MONETA — As Election Day draws near, the Summit View Business Park has once again emerged as one of the top campaign issues in Franklin County.
All three board of supervisors candidates who spoke at a Monday night election forum voiced concerns about the multimillion dollar effort to develop a 550-acre business park.
Lorie Smith, a Republican seeking to represent the Gills Creek District, said she’s concerned about future tax increases that will be needed to support the project. The candidate also said she does not support the aspects of the park that will not generate revenue. Plans call for public amenities like athletic fields and an event space.
Rick Smithers, who is making a bid for the Gills Creek District as an independent, said it’s “ridiculous” for a county with pressing problems like limited availability of broadband to spend millions on a business park.
John Hinkell, a candidate for the Union Hall District, said he fears the county has overcommitted itself financially with this project. Hinkell said he’s been unable to find one voter who supports the project.
The supervisor-hopefuls discussed their positions at an election forum hosted by the Smith Mountain Lake Regional Chamber of Commerce and the Smith Mountain Lake Association. The event, which was held at Trinity Ecumenical Parish, also included candidates for the General Assembly and constitutional offices.
Questions from the audience helped to guide the discussion. In addition to asking about the business park, candidates were also prompted to weigh in on the Mountain Valley Pipeline.
At this stage, Smith said it makes sense to move forward with pipeline construction. However, Smith said she has concerns about the effects the pipeline will have on Smith Mountain Lake, which she noted is an important economic driver.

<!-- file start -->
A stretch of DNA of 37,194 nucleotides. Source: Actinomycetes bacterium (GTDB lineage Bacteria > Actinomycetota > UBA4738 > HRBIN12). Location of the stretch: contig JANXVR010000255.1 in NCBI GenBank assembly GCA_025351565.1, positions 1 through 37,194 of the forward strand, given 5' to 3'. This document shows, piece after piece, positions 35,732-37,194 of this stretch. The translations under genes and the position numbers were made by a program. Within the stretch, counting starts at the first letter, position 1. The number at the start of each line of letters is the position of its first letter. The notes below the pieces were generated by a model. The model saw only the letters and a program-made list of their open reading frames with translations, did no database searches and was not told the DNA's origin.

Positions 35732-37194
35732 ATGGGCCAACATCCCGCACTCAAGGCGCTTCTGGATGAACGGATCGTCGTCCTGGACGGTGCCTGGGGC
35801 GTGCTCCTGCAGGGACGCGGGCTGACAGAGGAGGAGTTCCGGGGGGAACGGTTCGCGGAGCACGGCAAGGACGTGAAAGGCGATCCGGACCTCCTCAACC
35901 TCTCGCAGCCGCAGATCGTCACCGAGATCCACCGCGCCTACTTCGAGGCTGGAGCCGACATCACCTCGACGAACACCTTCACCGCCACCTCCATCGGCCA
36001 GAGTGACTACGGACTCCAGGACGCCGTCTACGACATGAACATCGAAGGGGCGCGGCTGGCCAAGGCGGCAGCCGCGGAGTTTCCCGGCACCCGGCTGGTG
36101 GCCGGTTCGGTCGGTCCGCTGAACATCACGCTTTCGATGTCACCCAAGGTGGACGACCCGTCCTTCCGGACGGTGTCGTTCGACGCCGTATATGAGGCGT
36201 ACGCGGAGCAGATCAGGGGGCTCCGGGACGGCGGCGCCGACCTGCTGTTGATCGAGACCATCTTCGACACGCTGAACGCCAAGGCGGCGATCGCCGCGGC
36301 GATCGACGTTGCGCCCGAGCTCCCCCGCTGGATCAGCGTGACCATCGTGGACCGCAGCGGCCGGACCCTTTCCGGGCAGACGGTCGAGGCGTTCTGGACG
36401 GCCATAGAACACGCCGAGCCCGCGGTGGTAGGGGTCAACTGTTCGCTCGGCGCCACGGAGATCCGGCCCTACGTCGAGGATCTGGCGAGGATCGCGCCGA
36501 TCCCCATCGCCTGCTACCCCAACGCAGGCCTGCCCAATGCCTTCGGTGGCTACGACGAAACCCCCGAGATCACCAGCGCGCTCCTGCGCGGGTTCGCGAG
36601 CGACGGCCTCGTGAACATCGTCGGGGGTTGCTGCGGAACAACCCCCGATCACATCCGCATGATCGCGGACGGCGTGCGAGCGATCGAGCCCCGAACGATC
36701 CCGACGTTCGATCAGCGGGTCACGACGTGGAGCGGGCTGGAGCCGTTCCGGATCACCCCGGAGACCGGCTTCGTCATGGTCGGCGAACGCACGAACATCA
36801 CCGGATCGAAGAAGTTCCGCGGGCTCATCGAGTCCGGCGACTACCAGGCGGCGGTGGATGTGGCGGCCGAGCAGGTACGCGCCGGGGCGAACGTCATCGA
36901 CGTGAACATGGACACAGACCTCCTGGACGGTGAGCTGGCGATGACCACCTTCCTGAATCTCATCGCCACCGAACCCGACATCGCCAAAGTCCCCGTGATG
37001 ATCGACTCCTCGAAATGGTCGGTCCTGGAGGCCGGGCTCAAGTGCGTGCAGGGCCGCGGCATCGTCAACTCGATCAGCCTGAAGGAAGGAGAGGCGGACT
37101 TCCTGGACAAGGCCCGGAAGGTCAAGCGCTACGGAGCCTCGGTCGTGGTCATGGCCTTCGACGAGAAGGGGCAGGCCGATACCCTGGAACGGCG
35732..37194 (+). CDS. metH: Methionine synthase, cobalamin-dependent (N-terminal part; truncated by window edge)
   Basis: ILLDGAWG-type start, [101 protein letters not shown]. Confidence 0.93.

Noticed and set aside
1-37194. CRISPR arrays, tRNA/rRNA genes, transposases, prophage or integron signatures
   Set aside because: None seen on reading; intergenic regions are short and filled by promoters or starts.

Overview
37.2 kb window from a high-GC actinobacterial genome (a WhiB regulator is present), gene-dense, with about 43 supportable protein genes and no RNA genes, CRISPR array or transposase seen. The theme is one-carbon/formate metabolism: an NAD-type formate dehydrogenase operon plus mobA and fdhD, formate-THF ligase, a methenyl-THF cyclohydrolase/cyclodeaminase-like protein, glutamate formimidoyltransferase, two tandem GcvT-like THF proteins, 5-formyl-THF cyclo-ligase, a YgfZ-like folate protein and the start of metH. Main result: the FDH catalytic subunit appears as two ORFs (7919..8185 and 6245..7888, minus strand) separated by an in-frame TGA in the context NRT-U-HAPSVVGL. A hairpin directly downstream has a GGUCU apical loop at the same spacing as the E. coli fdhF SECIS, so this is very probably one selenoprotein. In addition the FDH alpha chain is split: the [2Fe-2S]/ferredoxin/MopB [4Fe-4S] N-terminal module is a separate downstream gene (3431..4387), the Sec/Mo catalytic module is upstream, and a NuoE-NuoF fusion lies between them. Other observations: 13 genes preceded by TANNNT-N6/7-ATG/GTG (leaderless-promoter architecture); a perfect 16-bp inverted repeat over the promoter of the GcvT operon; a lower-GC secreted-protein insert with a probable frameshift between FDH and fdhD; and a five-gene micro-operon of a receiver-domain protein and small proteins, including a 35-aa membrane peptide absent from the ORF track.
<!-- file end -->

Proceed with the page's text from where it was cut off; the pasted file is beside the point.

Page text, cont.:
Smithers said he is opposed to the Mountain Valley Pipeline, which runs near the church where he serves as pastor. The issue prompted him to run for office.
Hinkell said he is against the pipeline, and criticized the current board of supervisors for failing to take a position on the subject as a body. The candidate said he has concerns about the project’s environmental effects and also what he called unfair deals for landowners.
Smith said she’s concerned about Franklin County’s limited growth and population decline. Reversing those trends requires taking a close look at the budget and also focusing on village centers, like Westlake, which she views as a county asset, she said.
Creating an environment in which his children can raise their families in Franklin County is Smithers’ goal. He also pledged to stand against excessive or frivolous spending.
In addition to protecting Smith Mountain Lake, Hinkell identified increasing government transparency and developing sound fiscal policy among his top priorities.
Smith and Smithers are the only candidates for the Gills Creek District seat, which is being vacated by incumbent Bob Camicia. A third candidate, Patricia Bechtler, has withdrawn from the race.
Hinkell is challenging incumbent Union Hall District Supervisor Tommy Cundiff, who was first elected to the position in 2015. Cundiff was not present at Monday night’s forum.
Two other board of supervisors positions will be on the ballot in November. In the Blackwater District, incumbent Cline Brubaker faces challenger Ronnie Mitchell. Tim Tatum is running unopposed in the Blue Ridge District.